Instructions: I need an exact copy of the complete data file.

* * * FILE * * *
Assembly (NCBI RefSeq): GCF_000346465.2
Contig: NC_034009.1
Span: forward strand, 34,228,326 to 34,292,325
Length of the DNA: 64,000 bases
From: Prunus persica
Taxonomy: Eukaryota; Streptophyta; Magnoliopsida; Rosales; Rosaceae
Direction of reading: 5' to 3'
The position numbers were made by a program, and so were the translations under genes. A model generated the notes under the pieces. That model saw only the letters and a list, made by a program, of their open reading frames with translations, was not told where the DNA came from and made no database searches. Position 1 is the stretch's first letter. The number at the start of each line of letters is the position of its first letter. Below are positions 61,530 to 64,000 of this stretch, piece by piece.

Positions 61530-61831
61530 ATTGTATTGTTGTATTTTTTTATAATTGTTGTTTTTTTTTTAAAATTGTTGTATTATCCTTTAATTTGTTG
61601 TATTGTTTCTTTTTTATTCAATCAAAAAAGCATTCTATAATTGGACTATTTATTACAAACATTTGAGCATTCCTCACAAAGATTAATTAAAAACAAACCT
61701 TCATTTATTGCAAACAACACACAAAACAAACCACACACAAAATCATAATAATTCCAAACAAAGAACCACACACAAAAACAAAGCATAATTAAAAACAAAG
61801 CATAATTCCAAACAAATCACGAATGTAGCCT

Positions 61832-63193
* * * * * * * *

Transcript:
Assembly (NCBI RefSeq): GCF_000346465.2
Contig: NC_034009.1
Span: forward strand, 34,228,326 to 34,292,325
Length of the DNA: 64,000 bases
From: Prunus persica
Taxonomy: Eukaryota; Streptophyta; Magnoliopsida; Rosales; Rosaceae
Direction of reading: 5' to 3'
The position numbers were made by a program, and so were the translations under genes. A model generated the notes under the pieces. That model saw only the letters and a list, made by a program, of their open reading frames with translations, was not told where the DNA came from and made no database searches. Position 1 is the stretch's first letter. The number at the start of each line of letters is the position of its first letter. Below are positions 61,530 to 64,000 of this stretch, piece by piece.

Positions 61530-61831
61530 ATTGTATTGTTGTATTTTTTTATAATTGTTGTTTTTTTTTTAAAATTGTTGTATTATCCTTTAATTTGTTG
61601 TATTGTTTCTTTTTTATTCAATCAAAAAAGCATTCTATAATTGGACTATTTATTACAAACATTTGAGCATTCCTCACAAAGATTAATTAAAAACAAACCT
61701 TCATTTATTGCAAACAACACACAAAACAAACCACACACAAAATCATAATAATTCCAAACAAAGAACCACACACAAAAACAAAGCATAATTAAAAACAAAG
61801 CATAATTCCAAACAAATCACGAATGTAGCCT

Positions 61832-63193